Quote

This algorithm is based on a combination of logs and circumstances, including

  • Did Not Find (DNF)
  • Needs Maintenance (NM)
  • Needs Archived (NA)
  • Caches that have not been found in a long time
  • Difficulty and terrain rating

 

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3 hours ago, barefootjeff said:

 

But both terrain and difficulty are elements of a cache's design, intended to make it more challenging to the seeker than if it was just sitting out in the open at the parking coordinates. I just don't get why being thwarted by one is okay for DNFing it but being thwarted by the other isn't. After all, even the CHS takes terrain into account in its machinations:

 

 

But Difficulty and terrain are just a few of the elements of a cache's design and, if they meant the same thing, it would be silly to have both.  They are different things and have different impacts on the cacher's experience.

 

Stairs and rooms are elements in the design of a house.  If your house, doesn't have stairs, pretend it does, for a minute.

 

If someone said "Jeff, please pop upstairs and fetch the small wooden box from the spare bedroom", you would pop upstairs, go the the spare bedroom and either find the small wooden box or not.  If not, you would report back that you couldn't find it.

 

If, half-way up the stairs you slipped, fell down and broke your leg, once you had finished saying all sorts of other things, you would report back that you couldn't get it because your leg is broken.  You wouldn't say you couldn't find it.

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7 minutes ago, Gill & Tony said:

If, half-way up the stairs you slipped, fell down and broke your leg, once you had finished saying all sorts of other things, you would report back that you couldn't get it because your leg is broken.  You wouldn't say you couldn't find it.

 

Your argument here would hold a lot more water if DNF stood for "couldn't find it" instead of "didn't find it."

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1 hour ago, Gill & Tony said:

But Difficulty and terrain are just a few of the elements of a cache's design and, if they meant the same thing, it would be silly to have both.  They are different things and have different impacts on the cacher's experience.

 

Stairs and rooms are elements in the design of a house.  If your house, doesn't have stairs, pretend it does, for a minute.

 

If someone said "Jeff, please pop upstairs and fetch the small wooden box from the spare bedroom", you would pop upstairs, go the the spare bedroom and either find the small wooden box or not.  If not, you would report back that you couldn't find it.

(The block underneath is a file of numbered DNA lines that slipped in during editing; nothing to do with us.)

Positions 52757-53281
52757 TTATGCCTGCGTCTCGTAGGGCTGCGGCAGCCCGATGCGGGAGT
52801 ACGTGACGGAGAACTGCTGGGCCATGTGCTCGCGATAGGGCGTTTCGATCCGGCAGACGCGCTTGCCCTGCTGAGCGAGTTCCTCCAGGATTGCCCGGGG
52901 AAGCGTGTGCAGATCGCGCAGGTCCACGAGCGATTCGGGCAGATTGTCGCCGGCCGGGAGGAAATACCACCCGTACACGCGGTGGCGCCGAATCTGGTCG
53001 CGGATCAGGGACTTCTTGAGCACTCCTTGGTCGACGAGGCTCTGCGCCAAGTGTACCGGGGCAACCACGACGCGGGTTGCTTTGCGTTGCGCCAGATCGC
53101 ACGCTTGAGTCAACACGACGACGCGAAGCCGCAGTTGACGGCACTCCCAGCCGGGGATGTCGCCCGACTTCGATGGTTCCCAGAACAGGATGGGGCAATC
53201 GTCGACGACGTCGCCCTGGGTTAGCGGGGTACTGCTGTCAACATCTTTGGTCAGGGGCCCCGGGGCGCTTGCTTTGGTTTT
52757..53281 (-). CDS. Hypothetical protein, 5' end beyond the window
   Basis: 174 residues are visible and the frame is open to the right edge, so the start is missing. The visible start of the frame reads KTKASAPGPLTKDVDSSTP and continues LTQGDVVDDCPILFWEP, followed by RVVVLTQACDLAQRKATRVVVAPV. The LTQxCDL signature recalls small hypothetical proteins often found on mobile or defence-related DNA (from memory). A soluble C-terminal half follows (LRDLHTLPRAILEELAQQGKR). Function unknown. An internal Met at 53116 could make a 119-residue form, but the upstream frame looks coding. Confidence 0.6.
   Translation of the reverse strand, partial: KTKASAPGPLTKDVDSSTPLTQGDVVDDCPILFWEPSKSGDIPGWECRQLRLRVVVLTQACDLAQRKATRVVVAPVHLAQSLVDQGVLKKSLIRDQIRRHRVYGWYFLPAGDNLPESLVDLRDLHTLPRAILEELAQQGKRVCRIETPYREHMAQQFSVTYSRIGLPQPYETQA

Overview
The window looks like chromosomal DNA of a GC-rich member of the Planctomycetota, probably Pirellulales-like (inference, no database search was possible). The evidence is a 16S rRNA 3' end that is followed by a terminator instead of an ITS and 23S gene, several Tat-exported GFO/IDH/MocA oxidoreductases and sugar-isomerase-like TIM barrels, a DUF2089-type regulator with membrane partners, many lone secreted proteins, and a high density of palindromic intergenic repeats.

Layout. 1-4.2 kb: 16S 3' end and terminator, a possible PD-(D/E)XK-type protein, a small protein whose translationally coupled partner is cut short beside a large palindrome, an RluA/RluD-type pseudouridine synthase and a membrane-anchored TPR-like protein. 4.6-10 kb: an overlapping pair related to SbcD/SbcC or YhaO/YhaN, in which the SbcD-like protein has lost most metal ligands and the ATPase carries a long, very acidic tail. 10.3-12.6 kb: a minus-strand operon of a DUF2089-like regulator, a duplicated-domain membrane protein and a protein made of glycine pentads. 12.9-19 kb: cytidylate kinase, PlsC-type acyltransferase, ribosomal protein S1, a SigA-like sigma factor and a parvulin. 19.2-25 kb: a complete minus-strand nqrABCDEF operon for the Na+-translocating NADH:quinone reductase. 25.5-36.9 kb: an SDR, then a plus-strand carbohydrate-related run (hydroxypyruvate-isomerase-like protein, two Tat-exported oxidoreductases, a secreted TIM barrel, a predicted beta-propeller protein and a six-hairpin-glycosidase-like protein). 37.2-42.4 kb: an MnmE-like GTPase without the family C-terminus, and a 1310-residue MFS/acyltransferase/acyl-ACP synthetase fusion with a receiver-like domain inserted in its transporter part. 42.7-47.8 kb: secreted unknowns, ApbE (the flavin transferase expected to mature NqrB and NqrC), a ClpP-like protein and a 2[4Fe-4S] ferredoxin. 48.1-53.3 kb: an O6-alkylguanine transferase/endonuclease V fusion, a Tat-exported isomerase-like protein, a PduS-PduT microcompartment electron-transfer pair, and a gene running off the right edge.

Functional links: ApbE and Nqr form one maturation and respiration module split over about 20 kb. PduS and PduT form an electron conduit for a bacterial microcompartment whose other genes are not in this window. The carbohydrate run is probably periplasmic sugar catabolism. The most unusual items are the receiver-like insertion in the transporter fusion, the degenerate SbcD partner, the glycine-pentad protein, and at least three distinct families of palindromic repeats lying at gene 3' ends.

If, half-way up the stairs you slipped, fell down and broke your leg, once you had finished saying all sorts of other things, you would report back that you couldn't get it because your leg is broken.  You wouldn't say you couldn't find it.

In either case (not found or broke leg) I 'report' I didn't get it.  It had nothing to do with searching/looking, only if I got it or didn't get it.  If I come back with the box "Got it.  Here" or maybe "Got it!  I almost couldn't find it, the dog/cat/kid knocked under the bed".  If I didn't see it "Sorry, didn't get it, I don't see it, maybe the dog/cat/kid moved it".  If I broke leg "Sorry, didn't get.  I broke a leg, you'll have to get yourself".  The content of the report let's you know the details, not the type of report.

 

Of course, "Found it" in caching is more than just finding a container.  A Find involves getting to GZ, locating the container, accessing the log and signing it.  Not doing one of those means no "Find".  So either you report you made a "Find" or you report you Did Not make a Find.  I think the common meaning of find something is confusing people with the caching meaning of Find something.  Maybe it would be better if a different term was used - such as:  "Access Log" or "Did Not Access Log" - but back when this game started, it was about if I hid something with a GPSr, would someone else be able to find it using theirs, so I guess we're stuck with the terminology.

 

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1 minute ago, Gill & Tony said:

But Difficulty and terrain are just a few of the elements of a cache's design and, if they meant the same thing, it would be silly to have both.  They are different things and have different impacts on the cacher's experience.

 

I'm not saying they're the same thing, but they're both aspects of the cache's design that have to be overcome in order to get your signature in the logbook. To claim a find you must overcome both those hurdles and if you don't, well, you didn't find it.

 

Yes, most caches are all about the search at GZ, but some of my most memorable are the ones that are all about the journey, where there's no searching at all needed once at GZ. Caches like GC8X5T9, a T4.5 traditional at the top of Bong Bong pass on the Illawarra escarpment. It's all about the climb, with the actual container's location described unambiguously in the hint. Or GC6MT5R, a T4 which is a long hike out along a ridge, a tricky descent to a lower ledge and finally a traverse of the rock neck with a drop-of-death on either side and step down over a bottomless gap onto the pillar at its end.